not elected during these crucial elections.
and Reversing the Tide of Ethnic Bigotry
Life at the beginning of post-conflict Liberia presents us with
a disturbing reality, one that Liberians are capable of escaping,
if we so desire. Ethnic identity has come to be the hallmark of
whether or not Liberians have the word “target” written
on their backs
23rd President Will Arrive Lame
(By Gbe Sneh)
The winner of the looming Presidential Run-Off, the 23rd
President of the Republic of Liberia, will arrive lame. At least,
that is what the general elections is announcing. Both candidates
vying for the Commander-in-Chief title, Mr. George Weah and Mrs.
Sirleaf, fought valiantly at the battle front. But where were their
respective generals (senators on the tickets) and lieutenants (representatives
on the tickets)? They all disappeared, save three generals each
on each side. The Commander-in-Chief would have won the battle,
but would have a clearly visible limp; there will not be enough
soldiers for the War of Congress.
A Case of
Faulty Arithmetic – A Rejoinder to J.M. Addy’s “
Did Liberian Voters Reject George Weah?”
(By George Yuoh )
It is often said that it is an honorable and a humble thing for
one to know his limitations, and thus confine himself to his comfort
zone. To do otherwise is to open oneself up to scorn and mockery.
Mr. J.M. Addy’s feeble and skewed attempt to mathematically
analyze results of the first round of voting in Liberia’s
recent election, as per his article, Did
Liberian Voters Reject George Weah Candidacy?”...
Did Liberian Voters Reject George Weah Candidacy?
(By J. M. Addy
By a three to one margin, Liberian voters have rejected George Weah
as a viable candidate for president of Liberia. With nearly ninety percent of the votes cast counted
as of Sunday, October 16, 2005, George Weah has received 30 percent
of the votes. This means that by a 3 to 1 margin, the majority
of Liberian voters are rejecting George Weah's candidacy for president
and embraced competence and substance over celebrity, popularity
Invalid Votes Recorded In Liberia’s Polls
(By Josephus Moses Gray
In the wake of the counting and tallying of ballots from the October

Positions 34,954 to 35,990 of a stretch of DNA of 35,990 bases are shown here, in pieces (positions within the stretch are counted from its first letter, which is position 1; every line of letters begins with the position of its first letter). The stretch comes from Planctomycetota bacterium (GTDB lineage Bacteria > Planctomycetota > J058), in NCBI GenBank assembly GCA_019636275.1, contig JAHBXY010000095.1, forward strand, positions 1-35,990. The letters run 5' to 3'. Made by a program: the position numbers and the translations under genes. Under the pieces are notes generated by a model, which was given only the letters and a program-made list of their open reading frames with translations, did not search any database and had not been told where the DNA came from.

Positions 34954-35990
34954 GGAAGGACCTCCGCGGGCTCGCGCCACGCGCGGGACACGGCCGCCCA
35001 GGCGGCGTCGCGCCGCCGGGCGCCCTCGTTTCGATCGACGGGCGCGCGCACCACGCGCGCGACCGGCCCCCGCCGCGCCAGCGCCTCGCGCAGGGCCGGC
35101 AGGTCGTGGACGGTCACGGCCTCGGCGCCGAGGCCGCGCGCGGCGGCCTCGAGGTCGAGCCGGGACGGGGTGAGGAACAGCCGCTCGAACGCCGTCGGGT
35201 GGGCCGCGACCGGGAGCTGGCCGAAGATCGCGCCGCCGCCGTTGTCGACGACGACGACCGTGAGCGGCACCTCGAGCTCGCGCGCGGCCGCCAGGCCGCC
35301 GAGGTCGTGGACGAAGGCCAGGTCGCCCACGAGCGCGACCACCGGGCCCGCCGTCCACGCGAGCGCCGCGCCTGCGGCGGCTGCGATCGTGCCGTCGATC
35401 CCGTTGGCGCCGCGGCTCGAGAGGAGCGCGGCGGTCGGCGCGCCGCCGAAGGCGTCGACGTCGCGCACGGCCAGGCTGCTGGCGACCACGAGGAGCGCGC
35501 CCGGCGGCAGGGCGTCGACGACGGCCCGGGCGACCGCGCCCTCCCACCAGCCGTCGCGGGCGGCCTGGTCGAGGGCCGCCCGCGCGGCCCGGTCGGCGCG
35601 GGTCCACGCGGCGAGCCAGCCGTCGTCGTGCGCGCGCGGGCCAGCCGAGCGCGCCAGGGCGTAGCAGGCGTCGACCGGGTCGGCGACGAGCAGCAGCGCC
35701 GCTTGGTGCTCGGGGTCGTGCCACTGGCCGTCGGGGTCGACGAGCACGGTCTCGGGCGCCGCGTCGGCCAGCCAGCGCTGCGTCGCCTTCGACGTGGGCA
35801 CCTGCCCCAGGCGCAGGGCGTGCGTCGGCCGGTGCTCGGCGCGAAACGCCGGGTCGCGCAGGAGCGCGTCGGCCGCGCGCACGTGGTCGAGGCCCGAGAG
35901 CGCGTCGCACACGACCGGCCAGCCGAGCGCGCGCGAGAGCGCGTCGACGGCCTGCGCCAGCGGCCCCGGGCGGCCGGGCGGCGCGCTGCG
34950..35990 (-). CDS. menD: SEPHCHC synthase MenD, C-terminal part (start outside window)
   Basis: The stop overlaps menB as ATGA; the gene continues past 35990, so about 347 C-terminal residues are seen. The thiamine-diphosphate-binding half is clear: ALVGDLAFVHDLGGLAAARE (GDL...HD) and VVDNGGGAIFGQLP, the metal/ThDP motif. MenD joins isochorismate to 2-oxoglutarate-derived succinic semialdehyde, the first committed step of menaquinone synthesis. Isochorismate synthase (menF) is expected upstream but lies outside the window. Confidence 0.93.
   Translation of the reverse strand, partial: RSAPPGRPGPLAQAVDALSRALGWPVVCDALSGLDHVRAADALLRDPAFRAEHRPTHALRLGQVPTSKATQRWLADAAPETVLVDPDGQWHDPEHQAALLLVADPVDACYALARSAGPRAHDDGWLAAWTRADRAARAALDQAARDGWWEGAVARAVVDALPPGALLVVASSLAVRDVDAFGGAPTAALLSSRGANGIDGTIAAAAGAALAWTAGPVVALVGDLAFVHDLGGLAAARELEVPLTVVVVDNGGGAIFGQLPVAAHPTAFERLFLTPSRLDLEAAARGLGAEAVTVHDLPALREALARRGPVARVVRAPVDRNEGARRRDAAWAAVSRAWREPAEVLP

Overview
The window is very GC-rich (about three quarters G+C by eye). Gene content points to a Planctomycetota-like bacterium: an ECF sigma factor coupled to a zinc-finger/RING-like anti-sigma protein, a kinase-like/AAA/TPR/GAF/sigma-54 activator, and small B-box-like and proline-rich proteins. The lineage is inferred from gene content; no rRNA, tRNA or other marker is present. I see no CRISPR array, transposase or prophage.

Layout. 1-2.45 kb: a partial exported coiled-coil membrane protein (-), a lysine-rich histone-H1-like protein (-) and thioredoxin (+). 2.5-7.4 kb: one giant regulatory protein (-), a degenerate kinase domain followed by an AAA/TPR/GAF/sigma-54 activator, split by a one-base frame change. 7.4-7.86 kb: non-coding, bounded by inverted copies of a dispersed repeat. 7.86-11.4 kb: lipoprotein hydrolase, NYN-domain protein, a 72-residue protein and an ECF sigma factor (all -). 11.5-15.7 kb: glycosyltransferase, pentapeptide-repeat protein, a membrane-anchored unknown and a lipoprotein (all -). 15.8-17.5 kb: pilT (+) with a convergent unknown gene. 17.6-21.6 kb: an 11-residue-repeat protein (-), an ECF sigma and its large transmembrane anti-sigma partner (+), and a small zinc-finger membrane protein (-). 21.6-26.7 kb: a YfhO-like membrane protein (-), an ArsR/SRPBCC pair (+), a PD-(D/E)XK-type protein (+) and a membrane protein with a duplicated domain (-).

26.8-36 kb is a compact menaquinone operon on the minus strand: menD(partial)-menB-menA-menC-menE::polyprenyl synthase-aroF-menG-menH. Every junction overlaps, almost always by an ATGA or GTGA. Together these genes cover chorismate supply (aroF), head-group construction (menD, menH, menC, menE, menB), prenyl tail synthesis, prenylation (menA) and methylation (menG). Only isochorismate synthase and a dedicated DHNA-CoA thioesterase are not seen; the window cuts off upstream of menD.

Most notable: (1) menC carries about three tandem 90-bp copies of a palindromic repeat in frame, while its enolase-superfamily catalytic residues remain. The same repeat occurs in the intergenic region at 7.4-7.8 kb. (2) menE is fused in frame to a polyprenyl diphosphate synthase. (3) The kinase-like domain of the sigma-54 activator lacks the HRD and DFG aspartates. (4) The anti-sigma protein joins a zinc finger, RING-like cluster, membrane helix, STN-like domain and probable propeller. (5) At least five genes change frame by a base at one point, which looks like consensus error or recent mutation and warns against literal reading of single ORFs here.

11 polls by the National Elections Commission (NEC), two multi-national
institutions, who are monitoring these elections have expressed
their concern about the persistent increased of invalid votes. Will
the Elections Solve Liberia’s Problems?
(By Eric Kaba
My intention in this article is to look at whether the just concluded
elections will set the stage for the type of peaceful atmosphere
needed to devise programs and policies that could lead to a solution
of the country’s problems. I had at first planned to write
this article a week or so before the elections.
Tribalism in Democracy
WE AGREE THAT the will of the majority regarding the unfolding electoral
events is holding water in the process that is internationally endorsed
as free, fair and transparent.
Mansion: Too Close, Yet Far
(By: Lewis K. Glay)
The race to the Executive Mansion which began on 11 October 2005
appears to be tortuous taking into consideration the supports given
the individual presidential candidates by the Liberian voters in
the ongoing elections.
(By: A.Bob Fallah)
October 11,2005 has come and gone and is now history-the day, date
and year when Liberians went to the polls to elect the country’s
leadership to the Executive Mansion and the both houses of parliament.
Here is the latest update from the National Elections Commission.
The second update is scheduled for this evening:
The Chairperson of the National Elections Commission has given the
first update for today, October 13, 2005. The second update for
the day is expected at 7:00 pm this evening. Madam Frances Johnson-Morris
announced the results of 78 stations out of 3070 polling stations.
and Observations on Early Election Returns
(By Theodore T. Hodge)
I know it will probably be a long while before we know who will
become Liberia’s next leader. There will most possibly be
a second round of voting in November to determine the real winner.
In Liberian football parlance: ‘Some of these “fee-see”
or “gbeh-leh” players will be standing on the sidelines
(some could be on their knees praying), holding their jerseys, when
the real players finish the game.
in Monrovia As Liberians Nervously Await Elections Results
(By Abdoulaye W. Dukulé
In the words of the Special Representative of the United Nations
Secretary General to Liberia, Mr. Alan Doss, “it was a great
day for Liberia.” Another international observer said that
Liberians have set the bar higher for other countries in terms of
campaign and electoral conduct. After six weeks of a mostly civil
campaign, Liberian voters went to the polls yesterday to take part
in the first post-war presidential and legislative elections.
The results from yesterday’s elections in Liberia have started
to arrive in Monrovia. The National Elections Commission (NEC) has
just announced the results from 39 polling centers out of about
3,000 centers. The results are from parts of Bassa County, Maryland
County, Grand Gedeh, Upper Bong and Upper Monserrado. According